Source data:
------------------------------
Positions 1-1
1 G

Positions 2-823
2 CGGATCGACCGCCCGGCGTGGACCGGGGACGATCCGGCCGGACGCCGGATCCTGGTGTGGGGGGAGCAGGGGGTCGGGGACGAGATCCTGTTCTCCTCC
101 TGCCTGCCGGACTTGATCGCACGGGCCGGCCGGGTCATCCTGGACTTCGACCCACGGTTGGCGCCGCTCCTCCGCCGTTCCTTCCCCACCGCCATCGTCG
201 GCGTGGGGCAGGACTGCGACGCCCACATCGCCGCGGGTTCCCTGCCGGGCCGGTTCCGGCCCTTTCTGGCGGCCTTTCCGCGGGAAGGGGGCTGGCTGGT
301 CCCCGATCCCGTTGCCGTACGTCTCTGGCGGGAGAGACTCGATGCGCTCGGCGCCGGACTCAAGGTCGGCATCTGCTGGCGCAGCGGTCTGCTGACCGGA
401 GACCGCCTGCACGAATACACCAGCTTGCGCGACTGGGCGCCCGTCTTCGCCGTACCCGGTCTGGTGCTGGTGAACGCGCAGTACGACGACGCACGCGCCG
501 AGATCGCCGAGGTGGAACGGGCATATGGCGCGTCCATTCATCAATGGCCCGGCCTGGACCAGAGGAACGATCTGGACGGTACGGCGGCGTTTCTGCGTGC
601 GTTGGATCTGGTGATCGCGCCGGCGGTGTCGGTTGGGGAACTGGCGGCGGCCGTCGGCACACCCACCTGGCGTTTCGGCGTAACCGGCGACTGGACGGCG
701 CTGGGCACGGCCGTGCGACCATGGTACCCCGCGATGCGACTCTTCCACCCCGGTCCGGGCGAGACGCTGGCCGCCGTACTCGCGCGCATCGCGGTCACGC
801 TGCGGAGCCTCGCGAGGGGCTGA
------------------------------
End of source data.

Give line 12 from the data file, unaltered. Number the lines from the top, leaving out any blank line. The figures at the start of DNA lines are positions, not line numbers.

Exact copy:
801 TGCGGAGCCTCGCGAGGGGCTGA